Driving around New Delhi, one sees cricket matches being played throughout the day in many dirt fields and parks. It is truly the sport that everyone in India is obsessed with playing. Their greatest rivalry is Pakistan and when India plays Pakistan, everyone is glued to a TV set watching the match. Cricket matches are constantly being played and replayed on TVs that are in restaurants. It is truly the game that is followed by almost everyone.
It is believed that cricket was first introduced in England in the 1300s. As the British Empire had an influence throughout the world, cricket was introduced to many of the countries it ruled. As a result, cricket arrived in India by British royalty in the mid 1800s.
This past Saturday night, we finally attended our first Indian Première League (IPL) Cricket Match between the Delhi Daredevils and the Rajasthan Royals. Tyler booked us some tickets on line by a company similar to a StubHub in the United States. He had to pick up the tickets on Saturday between 11am and 6pm. The adventure in locating the place of business was something to write about on its own, but we can save that for another time. Tyler invited one of our drivers, Ashok, and his seven year old son Akshay to join us. The driver’s son was so excited that he was telling all of his friends at school and they couldn’t believe that he got to go to an IPL cricket match. He was a delight to have join us.
On walking to the stadium, of course, there are scores of people trying to sell you their sodas, shirts, flags, etc. One funny moment going in was a vendor shouting out 20 rupees and as soon as we approached him his product was now 50 rupees for us. Upon entering the stadium, only in India, would you find massive amounts of hired help to do some of the basic things. There were four turnstiles at the spot we entered. At each turnstile there was one employee to take your ticket, another to scan it, another to turn the turnstile for you and another to direct you. Conner stated, “only in India, could labor be this cheap to justify it.”.
Not knowing what to expect we arrived there a bit earlier than we needed to. The extra time before the game, though, ensured that after many requests and Tyler’s persistence, that a ladder was finally removed that blocked some of our seats. Before they finally moved the ladder I had mentioned that there were so many electrical wires wrapped around it I was afraid they might shut off some power for the event if they did try to move it. We finally got an unobstructed view from the second tier of the stadium, though and they were pretty decent reserved seats. Now a reserved seat on your ticket doesn’t mean someone won’t already be sitting in your seat and they will insist that it is their seat until you pull the ticket out, maybe get an employee to assist and be just as insistent that this is your seat. Once you get up and go somewhere during the half time break, one should not be surprised to find that your seats again are already taken.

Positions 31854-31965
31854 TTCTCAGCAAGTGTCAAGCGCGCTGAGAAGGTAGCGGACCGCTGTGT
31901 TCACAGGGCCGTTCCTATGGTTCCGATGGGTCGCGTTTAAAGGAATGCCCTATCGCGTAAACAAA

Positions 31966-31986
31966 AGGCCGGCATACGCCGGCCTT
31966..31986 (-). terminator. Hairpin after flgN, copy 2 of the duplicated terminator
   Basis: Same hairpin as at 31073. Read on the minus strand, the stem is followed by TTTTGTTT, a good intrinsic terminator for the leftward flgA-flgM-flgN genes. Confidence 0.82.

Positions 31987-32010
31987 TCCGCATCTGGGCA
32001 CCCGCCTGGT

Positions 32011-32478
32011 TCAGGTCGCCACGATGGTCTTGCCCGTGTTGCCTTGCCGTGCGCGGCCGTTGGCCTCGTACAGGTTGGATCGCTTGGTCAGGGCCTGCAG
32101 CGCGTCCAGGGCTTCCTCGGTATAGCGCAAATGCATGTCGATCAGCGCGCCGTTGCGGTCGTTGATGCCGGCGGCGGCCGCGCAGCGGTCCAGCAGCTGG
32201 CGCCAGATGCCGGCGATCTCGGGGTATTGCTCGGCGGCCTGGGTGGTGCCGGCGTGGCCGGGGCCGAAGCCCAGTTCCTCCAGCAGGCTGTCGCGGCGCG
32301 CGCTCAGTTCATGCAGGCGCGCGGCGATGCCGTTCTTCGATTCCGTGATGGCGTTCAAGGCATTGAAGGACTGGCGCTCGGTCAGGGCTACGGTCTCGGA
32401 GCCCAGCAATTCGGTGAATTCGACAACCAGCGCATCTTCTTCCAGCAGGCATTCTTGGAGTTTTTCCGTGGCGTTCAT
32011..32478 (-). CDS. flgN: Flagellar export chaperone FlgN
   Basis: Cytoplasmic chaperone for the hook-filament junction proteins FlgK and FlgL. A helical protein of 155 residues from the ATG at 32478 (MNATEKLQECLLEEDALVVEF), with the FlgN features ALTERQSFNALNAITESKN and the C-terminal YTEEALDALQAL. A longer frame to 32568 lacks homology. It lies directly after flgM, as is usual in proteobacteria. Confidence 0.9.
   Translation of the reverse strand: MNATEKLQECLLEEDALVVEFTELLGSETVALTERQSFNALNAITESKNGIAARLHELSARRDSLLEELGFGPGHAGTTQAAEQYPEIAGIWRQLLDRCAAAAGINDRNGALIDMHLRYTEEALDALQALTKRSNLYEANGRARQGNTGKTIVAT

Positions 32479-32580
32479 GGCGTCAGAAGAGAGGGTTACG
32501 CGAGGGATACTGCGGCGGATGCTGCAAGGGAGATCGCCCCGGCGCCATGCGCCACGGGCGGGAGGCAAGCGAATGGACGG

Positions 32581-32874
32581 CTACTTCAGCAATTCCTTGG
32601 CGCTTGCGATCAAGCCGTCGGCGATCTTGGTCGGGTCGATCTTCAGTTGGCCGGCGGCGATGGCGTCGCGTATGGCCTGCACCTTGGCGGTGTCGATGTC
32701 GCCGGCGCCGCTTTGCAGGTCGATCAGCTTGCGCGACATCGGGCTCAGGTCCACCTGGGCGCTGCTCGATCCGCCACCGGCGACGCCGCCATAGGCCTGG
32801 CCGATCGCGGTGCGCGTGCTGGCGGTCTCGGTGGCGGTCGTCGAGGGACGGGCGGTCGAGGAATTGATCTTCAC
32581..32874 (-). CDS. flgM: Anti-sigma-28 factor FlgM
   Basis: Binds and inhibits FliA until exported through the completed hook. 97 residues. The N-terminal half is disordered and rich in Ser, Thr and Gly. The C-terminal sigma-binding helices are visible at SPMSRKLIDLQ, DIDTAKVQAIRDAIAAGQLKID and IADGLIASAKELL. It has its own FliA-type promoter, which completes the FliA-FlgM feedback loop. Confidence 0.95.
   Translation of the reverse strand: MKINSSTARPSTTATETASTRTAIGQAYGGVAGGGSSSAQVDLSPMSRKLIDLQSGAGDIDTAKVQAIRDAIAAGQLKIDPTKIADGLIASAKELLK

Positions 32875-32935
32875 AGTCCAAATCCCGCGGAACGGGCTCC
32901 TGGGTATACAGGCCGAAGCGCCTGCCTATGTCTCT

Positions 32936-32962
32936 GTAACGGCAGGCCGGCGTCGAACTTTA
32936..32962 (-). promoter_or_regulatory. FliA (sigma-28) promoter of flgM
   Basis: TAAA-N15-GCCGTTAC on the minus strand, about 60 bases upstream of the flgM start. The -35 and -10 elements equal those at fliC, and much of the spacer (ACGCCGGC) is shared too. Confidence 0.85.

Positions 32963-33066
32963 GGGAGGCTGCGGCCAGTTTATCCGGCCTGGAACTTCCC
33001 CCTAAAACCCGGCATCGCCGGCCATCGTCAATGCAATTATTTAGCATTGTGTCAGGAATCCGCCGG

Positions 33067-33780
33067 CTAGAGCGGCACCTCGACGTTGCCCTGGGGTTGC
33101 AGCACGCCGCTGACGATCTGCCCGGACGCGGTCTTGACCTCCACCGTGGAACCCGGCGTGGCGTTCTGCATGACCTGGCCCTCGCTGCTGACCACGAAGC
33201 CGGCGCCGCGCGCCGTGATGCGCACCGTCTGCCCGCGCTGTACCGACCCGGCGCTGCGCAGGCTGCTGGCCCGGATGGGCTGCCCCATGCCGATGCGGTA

The ladder someone thought would be okay to just leave there.
Terms like wickets, bowlers, batsmen, overs, sixes, fours, boundaries, were all new to me in the game but with the help of my boys and husband, I was able to learn the simple rules of the game. It was much better as the game progressed because I understood it better. It reminded me of when Hailey was little and attending lots of American football games that her brothers played in. One day, she sat down and watched a football game with her dad on TV and he explained the rules. She told Tyler, “Dad, this game is a lot more interesting when I understand it.” There were even cheerleaders at the event, about nine for each team. They were set up around the stadium in groups of three doing dances and cheers. Now for the die-hard cricket fan, the “real games” can go on for days. Just recently they have started establishing some games and rules where the game is only 3+ hours so the normal person with a life can actually watch an entire game. If you are wondering if cricket would be a sport to watch? Well, if you do not like baseball or think that sport is boring, than cricket is definitely not for you. It is not baseball for sure but the closest thing I can compare it to.
With mosquitos thick in the air already this year, we also got to experience the “pesticide service” spraying at the game. About 10 minutes before the game started, without warning, a man came out and just started spraying chemicals along the edge of the field where it met the stands. Again at the halfway break, the same chemicals were sprayed. I have no idea how they can figure that is healthy for any of us sitting there or for the players that were standing out on the field. But without warning, they just let the foggy mist do its job. Definitely part of the India experience.
So our Delhi Daredevils lost the game by just a few points but it was a fun experience and something we will probably repeat. We learned a few things to change for the next time (like make sure you never need to use the restroom while you are there), but it was so very fun to learn and experience cricket — the game everyone in India follows and enjoys!